The Weekly Newspaper serving the citizens of Morenci, Mich., Fayette, Ohio, and surrounding areas.

  • Front.sculpt
    SKEWERS, gumdrops, and marshmallows are all that’s needed to create interesting shapes and designs for Layla McDowell Saturday at Stair District Library’s “Sculptamania!” Open House. The program featuring design games and materials is one part of a larger project funded by a $7,500 Curiosity Creates grant from Disney and the American Library Association. Additional photos are on page 7.
    Morenci marching band members took to the field Friday night dressed for Halloween during the Bulldog’s first playoff game. Morenci fans had a bit of a scare until the fourth quarter when the Bulldogs scored 30 points to leave Lenawee Christian School behind. Whiteford visits Morenci this Friday for the district championship game. From the left is Clayton Borton, Morgan Merillat and James O’Brien.
    DNA PUZZLE—Mitchell Storrs and Wyatt Mohr tackle a puzzle representing the structure of DNA. There’s only one correct way for all the pieces to fit. It’s one of the new materials that can be used in both biology and chemistry classes, said teacher Loretta Cox.
  • Front.tar.wide
    A TRAFFIC control worker stands in the middle of Morenci’s Main Street Tuesday morning, waiting for the next flow of vehicles to be let through from the west. The dusty gravel surface was sealed with a layer of tar, leaving only the application of paint for new striping. The project was completed in conjunction with county road commission work west of Morenci.
  • Front.pull
    JUNIORS Jazmin Smith and Trevor Corkle struggle against a team from the sophomore class Friday during the annual tug of war at the Homecoming Games pep rally. Even the seniors struggled against the sophomores who won the competition. At the main course of the day, the Bulldog football team struggled against Whiteford in a homecoming loss.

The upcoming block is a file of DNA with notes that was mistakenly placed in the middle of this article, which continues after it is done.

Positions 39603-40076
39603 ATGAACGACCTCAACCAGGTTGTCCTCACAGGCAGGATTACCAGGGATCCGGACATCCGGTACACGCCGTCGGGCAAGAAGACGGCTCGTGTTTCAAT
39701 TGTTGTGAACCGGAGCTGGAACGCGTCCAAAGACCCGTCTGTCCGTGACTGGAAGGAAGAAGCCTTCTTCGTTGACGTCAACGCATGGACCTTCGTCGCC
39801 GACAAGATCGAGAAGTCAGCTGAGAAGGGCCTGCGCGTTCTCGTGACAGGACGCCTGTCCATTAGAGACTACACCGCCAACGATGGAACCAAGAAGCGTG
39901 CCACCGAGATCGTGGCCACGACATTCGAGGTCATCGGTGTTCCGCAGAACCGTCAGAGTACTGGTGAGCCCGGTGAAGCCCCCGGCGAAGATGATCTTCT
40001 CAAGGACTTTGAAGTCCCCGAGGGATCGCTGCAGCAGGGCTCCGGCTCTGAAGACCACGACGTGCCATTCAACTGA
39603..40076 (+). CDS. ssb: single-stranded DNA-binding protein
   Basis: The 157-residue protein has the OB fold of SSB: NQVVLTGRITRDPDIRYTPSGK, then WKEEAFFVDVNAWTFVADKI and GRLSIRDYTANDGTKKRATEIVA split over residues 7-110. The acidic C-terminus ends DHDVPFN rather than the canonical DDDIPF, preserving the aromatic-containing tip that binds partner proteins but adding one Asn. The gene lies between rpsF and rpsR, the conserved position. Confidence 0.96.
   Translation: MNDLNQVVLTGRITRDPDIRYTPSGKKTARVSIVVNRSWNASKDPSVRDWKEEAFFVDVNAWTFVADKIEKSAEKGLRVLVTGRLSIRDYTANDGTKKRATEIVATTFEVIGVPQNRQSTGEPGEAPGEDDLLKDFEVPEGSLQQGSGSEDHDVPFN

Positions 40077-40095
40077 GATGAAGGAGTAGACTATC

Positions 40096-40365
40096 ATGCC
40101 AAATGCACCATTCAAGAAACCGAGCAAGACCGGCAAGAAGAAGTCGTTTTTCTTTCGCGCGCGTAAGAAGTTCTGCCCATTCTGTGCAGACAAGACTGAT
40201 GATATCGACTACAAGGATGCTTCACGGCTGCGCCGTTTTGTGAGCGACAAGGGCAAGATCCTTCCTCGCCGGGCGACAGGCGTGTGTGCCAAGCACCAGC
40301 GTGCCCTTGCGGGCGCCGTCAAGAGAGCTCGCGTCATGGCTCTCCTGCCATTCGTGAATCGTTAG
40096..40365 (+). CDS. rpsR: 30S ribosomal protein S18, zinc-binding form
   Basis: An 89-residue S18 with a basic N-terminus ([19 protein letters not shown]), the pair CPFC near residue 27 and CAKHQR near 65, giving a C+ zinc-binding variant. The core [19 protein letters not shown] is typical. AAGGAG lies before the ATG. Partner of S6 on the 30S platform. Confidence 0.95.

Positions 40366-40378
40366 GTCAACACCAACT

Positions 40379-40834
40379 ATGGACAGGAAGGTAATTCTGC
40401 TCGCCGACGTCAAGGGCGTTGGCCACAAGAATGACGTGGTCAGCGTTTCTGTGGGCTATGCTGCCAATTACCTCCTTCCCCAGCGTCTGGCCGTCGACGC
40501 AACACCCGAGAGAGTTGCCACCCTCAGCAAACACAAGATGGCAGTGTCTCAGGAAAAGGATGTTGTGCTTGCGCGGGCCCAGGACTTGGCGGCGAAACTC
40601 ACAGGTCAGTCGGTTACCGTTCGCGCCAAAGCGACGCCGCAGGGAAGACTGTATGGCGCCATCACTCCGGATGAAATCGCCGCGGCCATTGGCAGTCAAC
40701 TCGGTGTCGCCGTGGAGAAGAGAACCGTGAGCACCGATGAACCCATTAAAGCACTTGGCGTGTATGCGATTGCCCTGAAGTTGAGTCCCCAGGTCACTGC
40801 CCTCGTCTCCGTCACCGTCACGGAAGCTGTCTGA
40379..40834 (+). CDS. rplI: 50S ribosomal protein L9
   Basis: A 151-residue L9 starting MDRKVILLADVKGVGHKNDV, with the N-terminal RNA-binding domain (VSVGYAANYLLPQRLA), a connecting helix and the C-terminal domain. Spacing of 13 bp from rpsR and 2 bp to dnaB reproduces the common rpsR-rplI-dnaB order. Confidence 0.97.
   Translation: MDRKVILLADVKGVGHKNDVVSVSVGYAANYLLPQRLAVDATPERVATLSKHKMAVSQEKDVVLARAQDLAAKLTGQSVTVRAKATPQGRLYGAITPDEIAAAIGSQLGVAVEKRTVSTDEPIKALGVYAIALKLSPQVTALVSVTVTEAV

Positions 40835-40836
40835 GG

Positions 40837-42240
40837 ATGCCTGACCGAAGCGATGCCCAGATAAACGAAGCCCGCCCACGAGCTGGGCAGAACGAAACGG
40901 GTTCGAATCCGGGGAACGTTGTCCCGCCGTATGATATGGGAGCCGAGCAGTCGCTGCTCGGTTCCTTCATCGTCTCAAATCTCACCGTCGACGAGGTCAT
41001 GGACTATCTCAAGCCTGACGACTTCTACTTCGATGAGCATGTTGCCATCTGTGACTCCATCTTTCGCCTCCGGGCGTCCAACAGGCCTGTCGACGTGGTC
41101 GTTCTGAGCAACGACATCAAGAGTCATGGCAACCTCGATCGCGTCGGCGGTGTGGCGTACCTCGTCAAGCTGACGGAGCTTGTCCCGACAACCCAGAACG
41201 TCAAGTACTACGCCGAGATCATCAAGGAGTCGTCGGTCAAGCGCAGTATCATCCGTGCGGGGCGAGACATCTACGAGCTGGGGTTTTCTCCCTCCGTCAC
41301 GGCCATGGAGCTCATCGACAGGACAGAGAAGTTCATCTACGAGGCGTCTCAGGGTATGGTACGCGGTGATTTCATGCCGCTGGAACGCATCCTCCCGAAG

YOUNG soccer players surived a chilly morning Saturday in Morenci’s PTO league. From the left is Emma Cordts, Wayne Corser, Carter and Levi Seitz, Briella York and Drew Joughin. Two more weeks of soccer remain for this season.
  • Front.ropes
    BOWEN BAUMGARTNER of Morenci makes his way across a rope bridge constructed by the Tecumseh Boy Scout troop Sunday at Lake Hudson Recreation Area. The bridge was one of many challenges, displays and games set up for the annual Youth Jamboree by the Michigan DNR. Additional photos on are the back page of this week’s Observer.
  • Front.homecoming Court
    One of four senior candidates will be crowned the fall homecoming queen during half-time of this week’s Morenci-Whiteford football game. In the back row (left to right) is exchange student Kinga Vidor (her escort will be Caylob Alcock), seniors Alli VanBrandt (escorted by Sam Cool), Larissa Elliott (escorted by Clayton Borton), Samantha Wright (escorted by JJ Elarton) and Justis McCowan (escorted by Austin Gilson), and exchange student Rebecca Rosenberger (escorted by Garrett Smith). Front row freshman court member Allie Kaiser (escorted by Anthony Thomas), sophomore Marlee Blaker (escorted by Nate Elarton) and junior Cheyenne Stone (escorted by Dominick Sell).